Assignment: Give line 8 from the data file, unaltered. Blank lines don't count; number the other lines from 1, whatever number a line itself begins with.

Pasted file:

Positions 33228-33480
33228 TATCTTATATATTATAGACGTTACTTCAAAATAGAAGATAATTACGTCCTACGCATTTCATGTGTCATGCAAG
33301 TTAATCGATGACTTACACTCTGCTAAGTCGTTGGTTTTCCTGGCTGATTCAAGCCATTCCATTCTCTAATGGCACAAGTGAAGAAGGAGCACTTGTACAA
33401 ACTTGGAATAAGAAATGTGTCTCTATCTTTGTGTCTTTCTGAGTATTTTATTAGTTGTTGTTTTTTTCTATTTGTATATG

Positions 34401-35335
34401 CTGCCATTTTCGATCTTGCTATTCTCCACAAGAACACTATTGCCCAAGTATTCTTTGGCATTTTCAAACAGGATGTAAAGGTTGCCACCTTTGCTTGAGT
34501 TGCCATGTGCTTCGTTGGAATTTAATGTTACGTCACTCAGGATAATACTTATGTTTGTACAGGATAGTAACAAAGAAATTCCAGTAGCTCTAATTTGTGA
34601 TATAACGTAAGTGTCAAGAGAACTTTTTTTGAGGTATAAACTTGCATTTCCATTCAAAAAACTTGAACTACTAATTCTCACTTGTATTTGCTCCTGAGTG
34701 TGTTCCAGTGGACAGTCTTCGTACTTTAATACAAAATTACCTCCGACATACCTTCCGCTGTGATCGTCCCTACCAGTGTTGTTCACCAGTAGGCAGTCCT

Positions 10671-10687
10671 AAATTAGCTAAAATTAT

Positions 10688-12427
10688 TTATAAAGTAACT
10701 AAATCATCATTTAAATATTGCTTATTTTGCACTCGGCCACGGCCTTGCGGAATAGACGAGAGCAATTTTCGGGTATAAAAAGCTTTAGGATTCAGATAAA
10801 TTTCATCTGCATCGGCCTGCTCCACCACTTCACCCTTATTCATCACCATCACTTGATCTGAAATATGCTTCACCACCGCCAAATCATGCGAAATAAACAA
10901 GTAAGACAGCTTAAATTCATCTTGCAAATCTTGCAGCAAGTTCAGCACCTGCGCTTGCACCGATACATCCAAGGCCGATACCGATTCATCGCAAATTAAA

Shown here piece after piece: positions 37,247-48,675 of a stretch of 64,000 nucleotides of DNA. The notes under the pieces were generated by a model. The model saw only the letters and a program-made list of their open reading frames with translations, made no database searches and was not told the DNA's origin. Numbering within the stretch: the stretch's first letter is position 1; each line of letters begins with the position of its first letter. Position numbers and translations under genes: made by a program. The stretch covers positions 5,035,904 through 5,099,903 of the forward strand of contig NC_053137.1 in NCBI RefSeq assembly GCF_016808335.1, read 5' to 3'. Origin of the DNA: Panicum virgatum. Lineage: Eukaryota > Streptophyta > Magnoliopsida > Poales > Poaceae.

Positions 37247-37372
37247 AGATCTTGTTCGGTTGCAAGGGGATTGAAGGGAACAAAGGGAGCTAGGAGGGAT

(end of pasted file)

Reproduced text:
34601 TATAACGTAAGTGTCAAGAGAACTTTTTTTGAGGTATAAACTTGCATTTCCATTCAAAAAACTTGAACTACTAATTCTCACTTGTATTTGCTCCTGAGTG